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Turbines may impact weather radar  

Credit:  MIKE SHUTAK | News-Times | January 17, 2014 | www.carolinacoastonline.com ~~

NEWPORT – A new issue has been raised about Torch Renewable Energy LLC’s proposed wind/solar energy facility; it might interfere with weather radar.

The National Weather Service’s Radar Operations Center (ROC) has been made aware of Torch Renewable Energy’s proposed facility, and Edward Ciardi, ROC meteorologist at the center’s main office in Norman, Okla., said the facility, as currently proposed, would impact the NEXRAD Doppler weather radar at the local NWS office in Newport on Roberts Road.

“However, we are still in the process of evaluating these impacts and don’t wish to characterize these impacts specifically or make a public statement at this time,” he said in an email to the News-Times.

Torch Renewable Energy LLC, a Houston-based company, plans to build a 40-turbine wind energy facility, along with a 50-75 acre solar panel farm, on property between the eastern corporate limits of Newport and Mill Pond. However, a number of local residents have been concerned about potential impacts, such as impacts to the environment, neighboring property and health and safety.

According to a preliminary layout from Torch Renewable Energy, the closest turbine to the NWS Newport office will be just to the west of Cyrus Pollard Road, on the far side of Little Deep Creek. The NWS office said this is about 2.4 miles north-northeast from the office.

To back up the assertion that the Torch Renewable Energy project would affect the Newport weather radar, Mr. Ciardi referred to a NWS weather radar in Fort Drum, N.Y. He said this radar had a large wind farm (more than 120 turbines) at roughly the same distance from it as the Torch Renewable Energy facility would be from the Newport NWS office’s radar.

“Clutter caused by the rotating wind turbines is continuously visible in the radar data,” Mr. Ciardi said.

According to the ROC website, www.roc.noaa.gov, rotating wind turbine blades can impact radar in several ways. The blades can reflect radar signals back to the station. Depending on the distance from the radar to the turbine, this can cause problems ranging from corrupted data to false severe weather warnings to damaging the radar so it can’t function. Most of these impacts occur when the turbines are within 18 kilometers (about 11 miles and 325 yards) of the radar.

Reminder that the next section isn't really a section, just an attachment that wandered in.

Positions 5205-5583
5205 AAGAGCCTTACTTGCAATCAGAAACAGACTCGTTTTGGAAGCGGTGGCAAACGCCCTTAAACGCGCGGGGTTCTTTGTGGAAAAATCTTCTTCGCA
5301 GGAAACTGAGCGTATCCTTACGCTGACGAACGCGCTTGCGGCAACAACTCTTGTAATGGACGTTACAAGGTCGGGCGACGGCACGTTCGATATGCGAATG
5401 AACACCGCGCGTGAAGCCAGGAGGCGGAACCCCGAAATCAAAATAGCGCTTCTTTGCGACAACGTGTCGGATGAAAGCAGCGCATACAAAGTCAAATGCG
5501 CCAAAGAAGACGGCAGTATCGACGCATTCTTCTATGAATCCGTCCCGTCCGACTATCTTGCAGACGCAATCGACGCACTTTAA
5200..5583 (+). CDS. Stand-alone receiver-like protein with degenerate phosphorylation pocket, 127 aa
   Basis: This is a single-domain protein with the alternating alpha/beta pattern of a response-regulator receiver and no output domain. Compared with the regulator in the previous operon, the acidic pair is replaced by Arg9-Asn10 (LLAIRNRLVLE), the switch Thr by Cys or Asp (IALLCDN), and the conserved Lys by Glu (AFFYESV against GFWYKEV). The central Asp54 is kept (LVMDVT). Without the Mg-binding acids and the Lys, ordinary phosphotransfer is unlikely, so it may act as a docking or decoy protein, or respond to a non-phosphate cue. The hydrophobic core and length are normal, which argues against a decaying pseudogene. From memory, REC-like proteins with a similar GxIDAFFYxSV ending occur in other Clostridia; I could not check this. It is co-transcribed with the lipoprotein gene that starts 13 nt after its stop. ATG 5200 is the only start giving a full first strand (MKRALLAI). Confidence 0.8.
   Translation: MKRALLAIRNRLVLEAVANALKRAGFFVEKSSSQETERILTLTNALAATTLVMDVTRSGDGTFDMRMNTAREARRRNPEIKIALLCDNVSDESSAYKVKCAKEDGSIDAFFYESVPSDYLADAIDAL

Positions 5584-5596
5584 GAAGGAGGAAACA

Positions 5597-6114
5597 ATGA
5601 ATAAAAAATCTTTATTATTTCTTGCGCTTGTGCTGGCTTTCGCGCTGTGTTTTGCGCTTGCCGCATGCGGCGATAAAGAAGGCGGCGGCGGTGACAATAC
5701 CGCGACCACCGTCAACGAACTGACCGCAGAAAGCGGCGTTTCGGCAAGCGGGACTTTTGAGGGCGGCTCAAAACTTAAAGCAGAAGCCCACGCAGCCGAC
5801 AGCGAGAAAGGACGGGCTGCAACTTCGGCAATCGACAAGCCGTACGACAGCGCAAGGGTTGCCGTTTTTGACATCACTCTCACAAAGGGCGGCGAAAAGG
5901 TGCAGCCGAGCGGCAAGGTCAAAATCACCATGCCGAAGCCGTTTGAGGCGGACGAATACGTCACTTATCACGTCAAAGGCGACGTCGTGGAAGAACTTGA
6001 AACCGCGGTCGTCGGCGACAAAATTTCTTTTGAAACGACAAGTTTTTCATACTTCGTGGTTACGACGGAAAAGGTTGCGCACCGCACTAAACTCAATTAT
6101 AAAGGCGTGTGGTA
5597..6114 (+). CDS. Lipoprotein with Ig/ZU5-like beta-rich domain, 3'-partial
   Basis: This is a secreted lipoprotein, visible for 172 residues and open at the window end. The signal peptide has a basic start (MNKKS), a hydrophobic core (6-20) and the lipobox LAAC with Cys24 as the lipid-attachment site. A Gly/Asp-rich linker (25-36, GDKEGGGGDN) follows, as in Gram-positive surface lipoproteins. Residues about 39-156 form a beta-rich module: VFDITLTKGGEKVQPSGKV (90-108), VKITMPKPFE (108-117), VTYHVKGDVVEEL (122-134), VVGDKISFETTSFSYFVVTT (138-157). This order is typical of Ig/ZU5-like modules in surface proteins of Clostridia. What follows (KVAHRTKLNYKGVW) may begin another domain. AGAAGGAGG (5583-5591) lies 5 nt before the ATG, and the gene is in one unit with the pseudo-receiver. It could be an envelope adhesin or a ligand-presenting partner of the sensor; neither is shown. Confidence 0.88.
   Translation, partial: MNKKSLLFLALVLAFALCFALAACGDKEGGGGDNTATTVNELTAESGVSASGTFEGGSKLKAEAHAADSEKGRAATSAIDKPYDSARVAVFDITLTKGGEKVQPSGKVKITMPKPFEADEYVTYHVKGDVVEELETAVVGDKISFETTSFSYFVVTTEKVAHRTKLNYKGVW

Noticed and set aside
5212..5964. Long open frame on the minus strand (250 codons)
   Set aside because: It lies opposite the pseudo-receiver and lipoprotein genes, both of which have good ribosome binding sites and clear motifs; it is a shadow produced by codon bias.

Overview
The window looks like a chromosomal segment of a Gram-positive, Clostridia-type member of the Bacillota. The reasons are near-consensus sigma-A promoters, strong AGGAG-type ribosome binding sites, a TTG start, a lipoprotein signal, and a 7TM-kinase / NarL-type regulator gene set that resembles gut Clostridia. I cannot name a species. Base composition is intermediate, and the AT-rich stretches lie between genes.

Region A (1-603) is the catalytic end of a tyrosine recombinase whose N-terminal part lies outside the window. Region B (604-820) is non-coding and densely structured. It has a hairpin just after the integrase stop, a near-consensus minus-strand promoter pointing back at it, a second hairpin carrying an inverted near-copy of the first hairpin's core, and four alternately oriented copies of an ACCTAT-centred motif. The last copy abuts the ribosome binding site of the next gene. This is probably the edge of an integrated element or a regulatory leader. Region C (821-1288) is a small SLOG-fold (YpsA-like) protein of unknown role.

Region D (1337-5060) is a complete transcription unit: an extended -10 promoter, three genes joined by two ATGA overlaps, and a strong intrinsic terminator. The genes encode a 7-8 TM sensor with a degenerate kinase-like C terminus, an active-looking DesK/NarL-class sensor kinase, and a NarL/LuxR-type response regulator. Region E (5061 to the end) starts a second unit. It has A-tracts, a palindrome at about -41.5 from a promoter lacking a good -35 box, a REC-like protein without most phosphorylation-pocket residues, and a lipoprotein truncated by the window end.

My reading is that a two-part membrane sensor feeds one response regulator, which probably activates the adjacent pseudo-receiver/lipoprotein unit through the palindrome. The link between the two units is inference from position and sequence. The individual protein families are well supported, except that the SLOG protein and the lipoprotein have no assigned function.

“Actual impacts may occur closer or further away from the radar…depending on the terrain and current atmospheric refraction,” the ROC said on its site.

John Chazal of Morehead City informed the News-Times of this potential issue. Mr. Chazal said he thinks most Carteret County residents deeply appreciate the information about severe weather that comes from the Newport NWS office.

“Without Newport’s NEXRAD, both onshore and offshore weather forecasting and severe weather analysis could be compromised,” Mr. Chazal said.

Mr. Ciardi said that Marine Corps Air Station Cherry Point, which is close to Newport, has contacted the ROC, which provided the base with background information on wind farm interference with radars. He said the center has also recently contacted Torch Renewable Energy and intends to work with them to discuss potential impacts and potential mitigation options.

Congressman Walter B. Jones, R-N.C., announced last week he would seek a meeting with the Department of Defense’s Acting Deputy Assistant Secretary of Defense John Conger to discuss the project’s impact on local airspace out of Marine Corps Air Station Cherry Point.

Torch previously stated they were in acting mitigation with Cherry Point officials to examine the turbines’ effects on the military installation that provides a plethora of economic benefits to the immediate area.

As of Thursday, a representative from Mr. Jones office said that the DOD meeting had yet to be scheduled.

News-Times staff attempted to contact Torch Renewable Energy for a comment; however, no one from the company was available by presstime.

Source:  MIKE SHUTAK | News-Times | January 17, 2014 | www.carolinacoastonline.com

This article is the work of the source indicated. Any opinions expressed in it are not necessarily those of National Wind Watch.

The copyright of this article resides with the author or publisher indicated. As part of its noncommercial effort to present the environmental, social, scientific, and economic issues of large-scale wind power development to a global audience seeking such information, National Wind Watch endeavors to observe “fair use” as provided for in section 107 of U.S. Copyright Law and similar “fair dealing” provisions of the copyright laws of other nations. Send requests to excerpt, general inquiries, and comments via e-mail.

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